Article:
It was a love fest on Tuesday when the Sonoma County Board of Supervisors and a standing-room-only crowd declared that Annadel State Park must be saved. Here was a show of community support worth celebrating.

Still, the Board of Supervisors knows — and the park's supporters should know — that the hard part lies ahead. State government is a train wreck. County government, while willing to help, is broke. The future of Annadel depends not on government as much as on people's determination to step up and take responsibility for a natural treasure being abandoned by the state.

State government's role in all this is shameful. In effect, the state plans to leave 5,000 acres on the eastern doorstep of Santa Rosa to whatever happens: fire, illegal dumping, illegal camping, vandalism, environmental destruction, marijuana gardens. It's a long list.

Yes, it's true that the governor and the state Legislature ran out of good choices by the time they decided to close 70state parks (including five in Sonoma County). But if politicians hadn't spent a decade running state government into the ditch, this abrogation of responsibility wouldn't be necessary.

If the park is abandoned, by the way, the costs to local agencies and to the public-at-large will likely exceed the savings achieved by state government. When it comes to how state government operates, what else is new?

Trying to encourage a solution, the Board of Supervisors authorized Regional Parks Director Caryl Hart to negotiate a one-year arrangement with the state. Her department would manage Annadel from July 1, 2012, to July 1, 2013. Expected cost: About $350,000. With $189,000 in private donations and $150,000 in cash and in-kind support from the state, the county is only $11,000 away from having the money needed for a one-year operation.

But then what happens? No one labors under the illusion that state government will reassume its responsibility for the park any time soon.

So this proposed agreement buys time to create a sustainable, home-grown solution, powered by some combination of donations, volunteer labor, memberships, parking fees and innovations not yet imagined. It's all part of what Hart calls "a new paradigm" for maintaining parks.

By July, you may be able to buy a park badge for your backpack, bicycle or saddle. Wear it proudly.

All five supervisors endorsed Hart's plan but not without worrying out loud about future obligations.

"It's up to the public and the community to understand that the county doesn't have the capacity," said Supervisor Valerie Brown.

"Short term, it's a pretty easy solution ..." said Supervisor Efren Carrillo. But he wondered, "in the second year, third year, fourth year, how do we respond to the expectations?"

From hard experience, county officials understand state government's capacity to make the rules and pass on the costs. Supervisor Shirlee Zane warned that the county "could be left on the hook by the state on a long-term basis."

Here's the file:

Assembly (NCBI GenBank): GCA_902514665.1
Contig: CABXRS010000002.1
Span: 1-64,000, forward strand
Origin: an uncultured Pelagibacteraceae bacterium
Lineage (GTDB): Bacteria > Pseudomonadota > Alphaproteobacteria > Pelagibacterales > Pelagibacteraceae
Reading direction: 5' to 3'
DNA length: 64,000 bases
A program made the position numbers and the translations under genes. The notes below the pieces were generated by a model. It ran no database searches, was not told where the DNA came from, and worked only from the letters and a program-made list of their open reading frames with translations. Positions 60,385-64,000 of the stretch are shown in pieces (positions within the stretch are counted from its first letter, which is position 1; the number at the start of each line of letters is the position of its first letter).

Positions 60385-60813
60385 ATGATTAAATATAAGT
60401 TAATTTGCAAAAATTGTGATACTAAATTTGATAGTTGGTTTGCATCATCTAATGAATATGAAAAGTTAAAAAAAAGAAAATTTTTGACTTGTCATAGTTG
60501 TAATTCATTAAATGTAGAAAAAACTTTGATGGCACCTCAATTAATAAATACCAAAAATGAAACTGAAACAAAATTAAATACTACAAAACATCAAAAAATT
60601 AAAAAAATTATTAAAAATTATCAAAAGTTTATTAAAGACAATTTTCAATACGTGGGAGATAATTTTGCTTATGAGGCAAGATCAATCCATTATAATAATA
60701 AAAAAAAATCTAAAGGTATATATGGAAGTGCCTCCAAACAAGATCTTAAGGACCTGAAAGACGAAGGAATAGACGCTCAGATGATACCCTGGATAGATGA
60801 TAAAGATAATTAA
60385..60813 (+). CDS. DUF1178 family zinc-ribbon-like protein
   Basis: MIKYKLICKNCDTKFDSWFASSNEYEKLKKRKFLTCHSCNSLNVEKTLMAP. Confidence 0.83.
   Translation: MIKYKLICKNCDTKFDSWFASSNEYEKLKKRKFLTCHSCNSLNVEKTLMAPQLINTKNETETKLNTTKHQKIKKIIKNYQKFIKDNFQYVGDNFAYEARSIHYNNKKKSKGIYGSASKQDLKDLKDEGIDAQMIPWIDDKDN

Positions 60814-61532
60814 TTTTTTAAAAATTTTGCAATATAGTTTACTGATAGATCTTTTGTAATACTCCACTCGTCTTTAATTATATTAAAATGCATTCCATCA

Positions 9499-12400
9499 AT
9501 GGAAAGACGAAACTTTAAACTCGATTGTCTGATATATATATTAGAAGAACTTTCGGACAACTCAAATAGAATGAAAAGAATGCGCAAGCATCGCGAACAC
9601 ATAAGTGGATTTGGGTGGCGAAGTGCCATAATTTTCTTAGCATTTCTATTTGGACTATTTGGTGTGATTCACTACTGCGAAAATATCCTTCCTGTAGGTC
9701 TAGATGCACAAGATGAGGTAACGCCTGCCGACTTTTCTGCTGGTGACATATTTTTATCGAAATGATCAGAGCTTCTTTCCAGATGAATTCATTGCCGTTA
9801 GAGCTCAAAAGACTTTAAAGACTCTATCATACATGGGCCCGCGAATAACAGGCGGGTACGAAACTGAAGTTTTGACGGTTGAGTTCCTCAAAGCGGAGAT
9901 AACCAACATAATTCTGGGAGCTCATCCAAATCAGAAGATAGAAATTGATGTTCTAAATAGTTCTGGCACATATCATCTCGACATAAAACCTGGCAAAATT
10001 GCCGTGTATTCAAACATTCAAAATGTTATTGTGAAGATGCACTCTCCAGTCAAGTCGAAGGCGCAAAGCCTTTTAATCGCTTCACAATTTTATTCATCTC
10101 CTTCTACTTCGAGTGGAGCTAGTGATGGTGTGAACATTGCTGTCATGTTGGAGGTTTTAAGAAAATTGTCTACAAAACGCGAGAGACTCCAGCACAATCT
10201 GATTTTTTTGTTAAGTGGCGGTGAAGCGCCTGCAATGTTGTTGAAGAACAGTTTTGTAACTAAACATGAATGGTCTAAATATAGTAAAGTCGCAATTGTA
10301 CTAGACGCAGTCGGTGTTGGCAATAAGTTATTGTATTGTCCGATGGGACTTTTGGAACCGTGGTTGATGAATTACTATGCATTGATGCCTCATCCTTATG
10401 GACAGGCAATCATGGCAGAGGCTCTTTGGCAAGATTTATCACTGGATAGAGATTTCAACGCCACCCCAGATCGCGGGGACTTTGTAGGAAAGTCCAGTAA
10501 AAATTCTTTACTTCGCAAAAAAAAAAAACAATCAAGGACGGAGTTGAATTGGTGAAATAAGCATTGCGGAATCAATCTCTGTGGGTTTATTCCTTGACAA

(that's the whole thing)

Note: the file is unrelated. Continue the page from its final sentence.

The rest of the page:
Then began a parade of people and organizations eager to help — equestrians, cyclists, hikers, conservation groups, health advocates.

"If you give people responsibility, they will give and give more," said Craig Anderson, executive director of LandPaths. LandPaths will coordinate volunteers if Annadel is managed by the county.

"It's a helluva down payment," said Supervisor Mike McGuire, describing first-year donations, "... the question is, how do we keep the down payments going for the next several years?"

In November, Lauren Dixon, deputy director of the Parks Alliance for Sonoma County, told a Berkeley gathering of parks supporters: "If we can't make this happen in Sonoma County, we're not sure where it can happen."

The 21 organizations that came together to form the Parks Alliance testify to the widespread support for parks and open space in Sonoma County. So does the existence of LandPaths, an organization dedicated to what it calls people-powered parks. So does the existence of an open space district supported by a dedicated sales tax, an arrangement almost unique in this country. And so do the dozens of organizations representing hikers, equestrians, cyclists, birders and conservationists.

Still, the preservation of Annadel State Park will require people to set aside old expectations. Blaming this group or another for government's missteps may make you feel good, but it doesn't change anything. With partisan paralysis in Washington, a financial meltdown in Sacramento and austerity here at home, government is going to be solving fewer problems.

In that way, Annadel becomes one of our first opportunities to think and act in new ways about solutions to our most pressing public needs.

People need to step up now. Volunteerism and philanthropy bring their own rewards, of course. When volunteers help build a trail or people donate to a park fund, they discover a new sense of pride and of ownership.

And if these rewards aren't enough, there is one more: If people don't step up, the park will be abandoned. Once a haven for lovers of the outdoors, Annadel could become a haven for bad actors of all kinds. It's not difficult to imagine all the bad outcomes that could follow.

Pete Golis is a columnist for The Press Democrat. Email him at golispd@gmail.com.